TOKYO (Reuters) - Toshiba Corp (6502.T) is in talks to sell a 36 percent stake in its U.S. nuclear power unit Westinghouse, though the Japanese firm is in no rush to divest that portion of the company, Toshiba's top executive said.
The Japanese industrial electronics manufacturer's cash flow has fallen in recent quarters as a result of buyouts like that of Swiss firm Landis+Gyr, and it wants to cut its stake in the U.S. reactor maker to bring in cash for investment elsewhere.
"We are in talks with six separate groups for the (Westinghouse) stake," Toshiba CEO Norio Sasaki told Reuters on Friday, without giving details of how much Toshiba might make from the sales.
Toshiba partnered with compatriot engineering firm IHI Corp (7013.T) to buy Westinghouse for $5.4 billion in 2006, at the height of the nuclear industry boom. Toshiba intended to keep its stake at 51 percent, but was forced to pay an extra $1 billion to raise it after trader Marubeni Corp (8002.T) pulled out of the deal.
Since Toshiba bought the stake, nuclear power has grown less popular among many governments, especially in the wake of Japan's Fukushima radiation crisis last year, which prompted some countries to freeze their nuclear energy expansion plans.
Ideally, Sasaki said, another American firm would take the 20 percent of Westinghouse that Louisiana-based Shaw Group Inc SHAW.N is scheduled to sell back to Toshiba for $1.6 billion in January.
Sasaki said Toshiba did not plan to carry out any equity financing to pay for those shares.
U.S-based Chicago Bridge and Iron Company NV (CBI.N) might buy that tranche of Westinghouse, but formal negotiations will not start until CB&I completes its planned acquisition of Shaw.
"Without that deal closing successfully there is no point in them holding Westinghouse shares," said Sasaki.
Toshiba is negotiating with three parties for the sale of Shaw's stake, and three different entities to sell an additional 16 percent of Westinghouse, Sasaki said. Toshiba will hold 51 of Westinghouse if the sales are completed.
In May, Toshiba said it aimed to more than double its annual operating profit in three years by expanding its social infrastructure business, which makes products including elevators, medical systems and nuclear power plants, and by boosting sales of electronic devices.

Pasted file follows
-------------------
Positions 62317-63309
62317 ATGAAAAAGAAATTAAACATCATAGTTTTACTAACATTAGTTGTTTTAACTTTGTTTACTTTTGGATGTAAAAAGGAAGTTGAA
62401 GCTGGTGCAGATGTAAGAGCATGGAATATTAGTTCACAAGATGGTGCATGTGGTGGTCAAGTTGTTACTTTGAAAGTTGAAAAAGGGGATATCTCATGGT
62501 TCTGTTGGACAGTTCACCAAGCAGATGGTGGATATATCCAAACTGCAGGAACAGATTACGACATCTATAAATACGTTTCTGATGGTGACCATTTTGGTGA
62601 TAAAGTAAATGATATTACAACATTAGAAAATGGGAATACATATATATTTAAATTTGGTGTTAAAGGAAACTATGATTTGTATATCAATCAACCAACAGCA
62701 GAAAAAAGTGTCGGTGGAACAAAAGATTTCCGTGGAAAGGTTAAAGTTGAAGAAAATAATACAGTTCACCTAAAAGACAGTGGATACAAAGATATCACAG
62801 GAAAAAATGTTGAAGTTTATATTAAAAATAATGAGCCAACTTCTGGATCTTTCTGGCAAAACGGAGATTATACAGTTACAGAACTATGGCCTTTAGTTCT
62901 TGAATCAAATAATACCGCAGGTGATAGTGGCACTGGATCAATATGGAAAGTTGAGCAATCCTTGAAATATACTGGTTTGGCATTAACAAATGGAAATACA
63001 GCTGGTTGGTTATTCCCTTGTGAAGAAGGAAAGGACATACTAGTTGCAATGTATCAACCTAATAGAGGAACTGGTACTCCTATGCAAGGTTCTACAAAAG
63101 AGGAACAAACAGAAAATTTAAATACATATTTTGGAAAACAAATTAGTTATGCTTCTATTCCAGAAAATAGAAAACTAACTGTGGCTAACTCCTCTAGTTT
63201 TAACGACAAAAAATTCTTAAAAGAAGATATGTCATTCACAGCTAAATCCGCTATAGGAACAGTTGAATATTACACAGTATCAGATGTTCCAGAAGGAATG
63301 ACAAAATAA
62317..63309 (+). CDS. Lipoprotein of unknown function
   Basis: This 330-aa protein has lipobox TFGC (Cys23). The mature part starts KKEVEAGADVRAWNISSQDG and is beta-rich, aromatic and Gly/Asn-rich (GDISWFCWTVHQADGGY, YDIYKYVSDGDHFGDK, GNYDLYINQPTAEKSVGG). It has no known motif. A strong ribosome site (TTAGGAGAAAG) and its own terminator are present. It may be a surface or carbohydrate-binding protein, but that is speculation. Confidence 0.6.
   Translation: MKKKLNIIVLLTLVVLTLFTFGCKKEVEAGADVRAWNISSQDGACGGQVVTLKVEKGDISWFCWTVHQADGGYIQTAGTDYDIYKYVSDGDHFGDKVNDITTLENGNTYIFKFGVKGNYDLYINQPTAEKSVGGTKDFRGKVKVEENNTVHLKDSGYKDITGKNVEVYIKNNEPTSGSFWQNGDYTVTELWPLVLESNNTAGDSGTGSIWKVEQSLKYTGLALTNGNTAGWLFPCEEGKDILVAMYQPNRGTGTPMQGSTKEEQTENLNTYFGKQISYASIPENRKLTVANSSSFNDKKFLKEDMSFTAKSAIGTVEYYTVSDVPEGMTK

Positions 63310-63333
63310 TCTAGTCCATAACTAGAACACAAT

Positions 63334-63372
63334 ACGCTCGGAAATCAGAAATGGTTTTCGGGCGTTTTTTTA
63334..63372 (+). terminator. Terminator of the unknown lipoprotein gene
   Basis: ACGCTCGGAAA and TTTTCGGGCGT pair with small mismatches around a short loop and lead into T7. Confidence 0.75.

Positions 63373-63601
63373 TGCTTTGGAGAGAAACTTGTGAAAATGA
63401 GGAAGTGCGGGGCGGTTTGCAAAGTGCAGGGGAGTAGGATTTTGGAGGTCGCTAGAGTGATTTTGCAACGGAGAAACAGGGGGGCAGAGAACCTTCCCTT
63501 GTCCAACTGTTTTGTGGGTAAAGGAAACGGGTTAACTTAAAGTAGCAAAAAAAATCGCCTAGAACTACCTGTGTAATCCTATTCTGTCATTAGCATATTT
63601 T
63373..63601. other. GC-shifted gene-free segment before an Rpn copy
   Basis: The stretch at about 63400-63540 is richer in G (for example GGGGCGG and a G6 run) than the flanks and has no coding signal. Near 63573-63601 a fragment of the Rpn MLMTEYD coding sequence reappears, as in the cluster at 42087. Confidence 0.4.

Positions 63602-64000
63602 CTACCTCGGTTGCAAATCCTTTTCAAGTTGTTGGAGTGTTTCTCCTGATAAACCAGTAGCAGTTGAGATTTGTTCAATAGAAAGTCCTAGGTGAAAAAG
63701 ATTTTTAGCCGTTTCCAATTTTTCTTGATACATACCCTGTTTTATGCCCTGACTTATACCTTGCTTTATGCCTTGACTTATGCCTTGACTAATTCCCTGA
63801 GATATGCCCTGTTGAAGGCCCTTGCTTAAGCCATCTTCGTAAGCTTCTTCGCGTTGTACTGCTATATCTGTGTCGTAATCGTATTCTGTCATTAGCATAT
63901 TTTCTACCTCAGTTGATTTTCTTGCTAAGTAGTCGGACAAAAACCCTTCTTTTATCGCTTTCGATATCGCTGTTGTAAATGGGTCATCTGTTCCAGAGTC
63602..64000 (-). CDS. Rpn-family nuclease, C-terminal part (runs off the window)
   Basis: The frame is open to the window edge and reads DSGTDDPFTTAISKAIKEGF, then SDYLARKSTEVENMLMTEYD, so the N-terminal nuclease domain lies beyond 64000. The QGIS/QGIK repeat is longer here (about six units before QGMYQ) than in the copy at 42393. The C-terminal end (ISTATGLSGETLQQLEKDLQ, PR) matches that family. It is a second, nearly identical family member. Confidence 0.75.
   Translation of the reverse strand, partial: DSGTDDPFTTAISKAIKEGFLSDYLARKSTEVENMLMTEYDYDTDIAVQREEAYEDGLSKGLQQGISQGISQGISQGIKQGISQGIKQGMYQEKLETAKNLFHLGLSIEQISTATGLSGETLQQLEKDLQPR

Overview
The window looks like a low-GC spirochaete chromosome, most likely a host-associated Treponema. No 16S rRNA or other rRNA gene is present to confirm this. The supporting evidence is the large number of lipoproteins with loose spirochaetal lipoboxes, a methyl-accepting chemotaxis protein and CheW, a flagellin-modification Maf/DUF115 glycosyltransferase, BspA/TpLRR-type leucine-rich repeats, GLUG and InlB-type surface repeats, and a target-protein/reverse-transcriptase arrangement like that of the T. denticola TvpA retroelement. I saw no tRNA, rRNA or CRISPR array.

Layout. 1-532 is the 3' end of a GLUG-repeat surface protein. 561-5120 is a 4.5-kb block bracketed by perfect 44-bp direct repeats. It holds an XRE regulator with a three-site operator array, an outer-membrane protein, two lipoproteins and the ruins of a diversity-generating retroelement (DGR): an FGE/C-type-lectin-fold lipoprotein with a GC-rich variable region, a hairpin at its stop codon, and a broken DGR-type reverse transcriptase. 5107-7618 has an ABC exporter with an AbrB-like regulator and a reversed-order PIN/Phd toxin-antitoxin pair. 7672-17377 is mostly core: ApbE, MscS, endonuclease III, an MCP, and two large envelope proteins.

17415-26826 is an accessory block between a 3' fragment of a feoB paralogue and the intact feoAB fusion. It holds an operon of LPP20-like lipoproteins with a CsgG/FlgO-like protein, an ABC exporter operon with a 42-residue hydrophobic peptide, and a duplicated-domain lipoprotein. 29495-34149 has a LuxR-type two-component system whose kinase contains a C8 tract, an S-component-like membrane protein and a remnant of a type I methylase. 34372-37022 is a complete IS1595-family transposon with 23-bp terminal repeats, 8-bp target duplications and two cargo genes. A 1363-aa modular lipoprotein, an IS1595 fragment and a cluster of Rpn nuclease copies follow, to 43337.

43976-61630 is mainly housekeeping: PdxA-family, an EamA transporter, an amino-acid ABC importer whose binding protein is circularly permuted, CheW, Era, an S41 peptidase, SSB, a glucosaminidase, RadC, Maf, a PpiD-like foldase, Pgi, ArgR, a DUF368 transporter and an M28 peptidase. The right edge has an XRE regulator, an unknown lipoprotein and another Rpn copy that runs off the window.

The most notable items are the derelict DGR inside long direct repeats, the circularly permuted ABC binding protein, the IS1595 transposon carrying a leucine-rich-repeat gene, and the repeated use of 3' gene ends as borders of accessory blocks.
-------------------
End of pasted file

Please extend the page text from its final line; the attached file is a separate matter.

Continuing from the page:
Facing an intense anti-nuclear backlash among Japanese consumers in response to the Fukushima disaster, reactor makers like Toshiba and Hitachi Ltd (6501.T) are searching for opportunities overseas.
Toshiba is competing with French nuclear firm Areva SA (AREVA.PA) on a bid for the Fennovoima nuclear power project in Pyhajoki, Finland, after German shareholder E.ON AG (EONGn.DE) walked away. The chief of the Finnish nuclear consortium told Reuters in October the reactor supplier for its plant could also be an investor in it.
Sasaki said he would be open to such a discussion, but has had no request from Fennovoima.
Toshiba cut its full year operating profit forecast by 13 percent to 260 billion yen ($3 billion) in October as a result of continued uncertainty in the global economy and a drop in orders for its flagship NAND memory chips.
Sasaki said Toshiba, which is Japan's biggest chipmaker and the main challenger to South Korea's Samsung Electronics Co Ltd (005930.KS) in the memory chip market, would return to full production of NAND flash memory chips by next March.
"In the first quarter there was an imbalance between supply and demand ... but the production cut helped that and pushed prices higher", Sasaki said. "So by the second quarter we were able to cover those price declines and that situation has continued in the third quarter."
Toshiba cut production at its main Yokkaichi plant by 30 percent in July, responding to oversupply and lower prices.
Shares in Toshiba ended up 5 percent to 337 yen on Friday, against a 0.7 percent rise on the benchmark Nikkei .N225. ($1 = 85.9250 Japanese yen)
(Editing by Daniel Magnowski)